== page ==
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It's election day in North Korea and people have one option: 'Yes'.

In the absence of any competing candidates, voters are simply required to mark “Yes” next to the name on the ballot sheet.

Voters line up to cast their ballots to elect deputies to the 13th Supreme People's Assembly in Pyongyang.
Voters line up to cast their ballots to elect deputies to the 13th Supreme People's Assembly in Pyongyang.
Image: AP Photo/Kim Kwang Hyon

NORTH KOREANS HAVE voted in a pre-determined election for a rubber-stamp parliament an exercise that doubles as a national head count and may offer clues to power shifts in Pyongyang.

The vote to elect representatives for the Supreme People’s Assembly (SPA) was taking place as scheduled, the state-run KCNA news agency said, adding that voter turnout was a whopping 91 percent as of 2.00 pm local-time.

Those who are ill or infirm and cannot travel to polling stations are casting votes at special “mobile ballot boxes,” it added.

“Overjoyed” voters rushed to polling stations across the country from early in the morning, it claimed, adding many danced and played music on the street in praise of the leader, Kim Jong-Un.

The North’s state TV showed hundreds of people across the country clad in brightly-coloured traditional dresses dancing in circle on the street.

State-run media have in recent weeks stepped up propaganda to promote the election, with a number of poems produced to celebrate voting under titles including “The Billows of Emotion and Happiness” and “We Go To Polling Station.”

Apart from the physical casting of votes, there is nothing democratic about the ballot. The results are a foregone conclusion, with only one approved candidate standing for each of the 687 districts.

It was the first election to the SPA under the leadership of Kim, who took over the reins of power on the death of his father, Kim Jong-Il, in December 2011.

And like his father before him, Kim stood as a candidate, in constituency number 111, Mount Paektu.

Koreans have traditionally attributed divine status to Mount Paektu and, according to the North’s official propaganda, Kim Jong-Il was born on its slopes.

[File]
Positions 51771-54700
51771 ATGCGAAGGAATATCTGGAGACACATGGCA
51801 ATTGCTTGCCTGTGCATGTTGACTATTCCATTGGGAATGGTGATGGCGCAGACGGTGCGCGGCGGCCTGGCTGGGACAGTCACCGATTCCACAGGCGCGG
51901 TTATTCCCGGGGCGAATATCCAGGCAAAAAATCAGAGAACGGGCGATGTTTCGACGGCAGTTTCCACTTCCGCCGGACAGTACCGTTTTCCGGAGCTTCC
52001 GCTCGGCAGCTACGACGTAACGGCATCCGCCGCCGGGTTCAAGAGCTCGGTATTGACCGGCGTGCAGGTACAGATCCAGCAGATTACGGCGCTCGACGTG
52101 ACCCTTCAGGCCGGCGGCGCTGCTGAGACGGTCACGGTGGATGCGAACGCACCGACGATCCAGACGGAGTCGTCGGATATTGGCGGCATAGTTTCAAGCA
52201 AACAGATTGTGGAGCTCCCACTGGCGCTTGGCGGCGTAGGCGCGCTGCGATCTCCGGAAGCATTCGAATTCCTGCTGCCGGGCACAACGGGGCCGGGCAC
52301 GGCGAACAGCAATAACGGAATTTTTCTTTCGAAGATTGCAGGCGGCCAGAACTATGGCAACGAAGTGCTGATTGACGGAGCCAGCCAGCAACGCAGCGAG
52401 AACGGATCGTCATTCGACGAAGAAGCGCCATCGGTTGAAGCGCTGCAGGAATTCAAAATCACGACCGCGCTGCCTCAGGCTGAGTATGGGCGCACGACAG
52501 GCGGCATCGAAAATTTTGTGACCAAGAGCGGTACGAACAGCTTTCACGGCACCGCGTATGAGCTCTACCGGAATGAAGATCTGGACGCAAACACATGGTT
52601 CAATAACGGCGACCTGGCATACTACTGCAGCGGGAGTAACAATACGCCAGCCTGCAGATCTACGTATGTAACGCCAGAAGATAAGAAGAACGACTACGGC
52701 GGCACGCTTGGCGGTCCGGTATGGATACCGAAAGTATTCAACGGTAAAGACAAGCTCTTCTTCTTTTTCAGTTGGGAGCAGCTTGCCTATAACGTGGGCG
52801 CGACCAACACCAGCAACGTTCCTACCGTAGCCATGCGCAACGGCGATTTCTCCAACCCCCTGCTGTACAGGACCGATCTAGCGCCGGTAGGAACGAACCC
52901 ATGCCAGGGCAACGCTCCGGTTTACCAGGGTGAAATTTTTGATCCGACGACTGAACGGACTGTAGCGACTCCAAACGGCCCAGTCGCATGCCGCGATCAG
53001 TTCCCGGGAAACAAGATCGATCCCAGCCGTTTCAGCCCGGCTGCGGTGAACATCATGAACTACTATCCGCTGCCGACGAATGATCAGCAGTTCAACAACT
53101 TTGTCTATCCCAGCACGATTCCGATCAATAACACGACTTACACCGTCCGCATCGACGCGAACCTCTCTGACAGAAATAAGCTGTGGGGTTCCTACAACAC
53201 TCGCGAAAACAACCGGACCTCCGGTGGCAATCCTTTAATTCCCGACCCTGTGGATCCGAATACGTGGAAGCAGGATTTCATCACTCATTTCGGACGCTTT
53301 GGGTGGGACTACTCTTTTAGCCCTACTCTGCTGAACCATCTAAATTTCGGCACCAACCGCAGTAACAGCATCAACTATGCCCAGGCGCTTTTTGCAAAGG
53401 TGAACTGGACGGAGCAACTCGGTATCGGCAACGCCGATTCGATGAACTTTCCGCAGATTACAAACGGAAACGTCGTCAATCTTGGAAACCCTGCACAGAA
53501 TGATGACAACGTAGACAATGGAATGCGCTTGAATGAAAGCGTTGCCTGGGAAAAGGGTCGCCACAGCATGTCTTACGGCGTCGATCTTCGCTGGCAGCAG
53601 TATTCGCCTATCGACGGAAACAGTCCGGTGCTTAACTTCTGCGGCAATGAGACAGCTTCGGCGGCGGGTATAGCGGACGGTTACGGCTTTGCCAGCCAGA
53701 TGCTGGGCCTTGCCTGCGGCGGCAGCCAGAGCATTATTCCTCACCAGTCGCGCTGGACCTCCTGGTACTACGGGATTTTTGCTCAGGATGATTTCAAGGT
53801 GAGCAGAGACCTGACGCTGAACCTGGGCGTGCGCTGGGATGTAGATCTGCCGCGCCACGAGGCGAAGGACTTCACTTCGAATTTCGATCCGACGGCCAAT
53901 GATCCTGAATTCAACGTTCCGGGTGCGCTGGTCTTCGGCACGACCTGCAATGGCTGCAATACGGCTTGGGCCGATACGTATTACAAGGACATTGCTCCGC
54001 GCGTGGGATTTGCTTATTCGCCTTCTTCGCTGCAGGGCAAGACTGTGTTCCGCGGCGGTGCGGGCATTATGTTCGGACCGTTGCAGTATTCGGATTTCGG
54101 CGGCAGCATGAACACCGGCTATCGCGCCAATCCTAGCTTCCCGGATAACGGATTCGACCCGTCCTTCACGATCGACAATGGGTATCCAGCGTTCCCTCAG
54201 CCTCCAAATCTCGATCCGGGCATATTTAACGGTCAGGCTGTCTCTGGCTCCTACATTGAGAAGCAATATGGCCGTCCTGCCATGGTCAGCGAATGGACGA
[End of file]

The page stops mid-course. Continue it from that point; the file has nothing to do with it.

TV footage showed hundreds of soldiers queuing up at a polling station in constituency number 111 and dancing in unison on the street to festive music.

image

People gather to watch performers near an election site in the Central District  in Pyongyang. (Pic: AP Photo/Kim Kwang Hyon)

Portraits of Kim’s late father and grandfather were hung on the wall behind the ballot box. Soldiers deeply bowed to the portraits after casting their votes.

“I gave the vote, the evidence of my loyalty, to our supreme leader comrade,” one soldier said in a TV interview.

Elections are normally held every five years to the SPA, which only meets once or twice a year, mostly for a day-long session, to rubber-stamp budgets or other decisions made by the ruling Workers’ Party.

The last session in April 2013 adopted a special ordinance formalising the country’s position as a nuclear weapons state, a status that both South Korea and the United States have vowed not to recognise.

The real interest for outside observers is the final list of candidates or winners both lists being identical.

Many top Korean officials are members of the parliament, and the election is an opportunity to see if any established names are absent.

It comes at a time of heightened speculation over the stability of Kim’s regime.

Kim has already overseen sweeping changes within the North’s ruling elite — the most dramatic example being the execution of his powerful uncle and political mentor Jang Song-Thaek in December on charges of treason and corruption.

In the absence of any competing candidates, voters are simply required to mark “yes” next to the name on the ballot sheet.

“Let us all cast ‘yes’ votes,” said one of many election banners that state TV showed being put up in the capital Pyongyang.

And they do.

The official turnout at the last election in 2009 was put at 99.98 percent of registered voters, with 100 percent voting for the approved candidate in each seat.

© – AFP 2014

Read: Sad scenes as families are reunited for first time since Korean War >

Read: Here are just some of North Korea’s human rights abuses >

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